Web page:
Why can’t all development be beautiful?

Published on
2 min read

Giving the annual EG Peter Wilson Lecture on 26 February, Dame Fiona Reynolds, current Master of Emmanuel College and former Director-General of the National Trust, gave a rallying cry for the importance of incorporating beauty into our modern landscapes and development.

Dame Fiona urged us never to take our green spaces for granted. Incredibly, stunning areas of our countryside, such as the Lake District and Peak District, were not formally protected until after the Second World War. Equally, who could imagine London without its havens of green spaces? However, a change in the law, a new government and these beautiful escapes could be lost forever.

Why is it, she asked, that we would never want to knock down Ely Cathedral or a Cambridge College? The answer is because they are beautiful. They were built to last and complement the natural environment and to stand the test of time. However, this does not mean that we should be stuck in the past. Dame Fiona challenged developers to build more beautifully, taking a holistic approach, rather than focusing solely on meeting housing targets.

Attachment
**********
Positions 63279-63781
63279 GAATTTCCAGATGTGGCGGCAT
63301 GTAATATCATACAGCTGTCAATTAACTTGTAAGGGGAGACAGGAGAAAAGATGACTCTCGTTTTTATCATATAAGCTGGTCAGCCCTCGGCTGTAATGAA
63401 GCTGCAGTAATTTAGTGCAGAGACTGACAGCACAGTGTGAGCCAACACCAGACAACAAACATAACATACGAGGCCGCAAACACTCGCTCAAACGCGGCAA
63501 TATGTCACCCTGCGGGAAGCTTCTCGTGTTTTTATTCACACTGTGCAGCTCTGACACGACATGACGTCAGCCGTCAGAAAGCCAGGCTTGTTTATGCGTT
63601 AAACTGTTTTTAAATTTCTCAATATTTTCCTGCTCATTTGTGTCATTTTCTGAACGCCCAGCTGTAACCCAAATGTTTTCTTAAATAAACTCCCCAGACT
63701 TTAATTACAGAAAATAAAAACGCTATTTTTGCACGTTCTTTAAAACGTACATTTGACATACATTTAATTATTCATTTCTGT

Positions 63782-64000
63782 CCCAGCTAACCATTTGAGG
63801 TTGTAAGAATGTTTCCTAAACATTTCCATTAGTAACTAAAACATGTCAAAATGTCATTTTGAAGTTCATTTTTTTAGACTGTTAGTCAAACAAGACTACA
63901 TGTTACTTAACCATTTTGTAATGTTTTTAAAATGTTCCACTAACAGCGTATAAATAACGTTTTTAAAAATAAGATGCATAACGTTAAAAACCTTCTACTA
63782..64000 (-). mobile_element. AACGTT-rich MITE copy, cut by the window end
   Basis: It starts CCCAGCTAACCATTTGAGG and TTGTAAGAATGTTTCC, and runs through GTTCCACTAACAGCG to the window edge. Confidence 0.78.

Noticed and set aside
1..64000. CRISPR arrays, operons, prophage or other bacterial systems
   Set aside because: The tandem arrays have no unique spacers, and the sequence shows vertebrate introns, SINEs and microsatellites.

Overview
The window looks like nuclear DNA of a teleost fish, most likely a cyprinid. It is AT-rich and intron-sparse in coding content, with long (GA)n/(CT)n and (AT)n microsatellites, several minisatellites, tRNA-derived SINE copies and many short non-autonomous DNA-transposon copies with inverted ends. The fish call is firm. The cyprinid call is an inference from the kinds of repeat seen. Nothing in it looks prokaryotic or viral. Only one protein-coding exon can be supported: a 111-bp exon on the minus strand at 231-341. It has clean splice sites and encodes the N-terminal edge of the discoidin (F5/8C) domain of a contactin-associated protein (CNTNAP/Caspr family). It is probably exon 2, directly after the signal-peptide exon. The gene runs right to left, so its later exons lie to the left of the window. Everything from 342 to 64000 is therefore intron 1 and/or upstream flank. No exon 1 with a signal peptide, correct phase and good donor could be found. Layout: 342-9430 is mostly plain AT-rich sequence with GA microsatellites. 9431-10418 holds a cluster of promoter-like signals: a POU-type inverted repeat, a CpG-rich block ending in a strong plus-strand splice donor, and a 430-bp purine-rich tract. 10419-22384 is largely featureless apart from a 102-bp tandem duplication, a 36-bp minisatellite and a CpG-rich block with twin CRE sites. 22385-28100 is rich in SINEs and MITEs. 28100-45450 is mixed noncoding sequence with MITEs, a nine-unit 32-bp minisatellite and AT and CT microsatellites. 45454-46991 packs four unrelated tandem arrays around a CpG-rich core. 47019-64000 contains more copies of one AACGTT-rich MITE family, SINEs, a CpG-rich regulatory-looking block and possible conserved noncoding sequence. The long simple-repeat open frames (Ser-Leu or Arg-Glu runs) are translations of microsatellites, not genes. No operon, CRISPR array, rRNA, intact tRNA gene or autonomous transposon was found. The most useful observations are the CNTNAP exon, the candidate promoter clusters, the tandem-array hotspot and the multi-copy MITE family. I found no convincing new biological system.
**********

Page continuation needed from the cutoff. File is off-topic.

Making a development attractive and sustainable should not be a last-minute consideration - once the design is complete and if there is enough money left. It must drive every aspect of the design and planning process. After all, people are more likely to want to live and work in a beautiful development.

Making better use of our existing development space is just as important, such as regenerating our high streets by developing accommodation above shopping parades. However, when it is much easier, and often more economical, to build from scratch on bare land, ultimately, will investors be prepared to take a risk on more complex developments?

With the ever-increasing need for development, the Lecture was a salutary reminder that our environment requires constant protection and support to ensure that our development complements the landscape, rather than being a blot on it.

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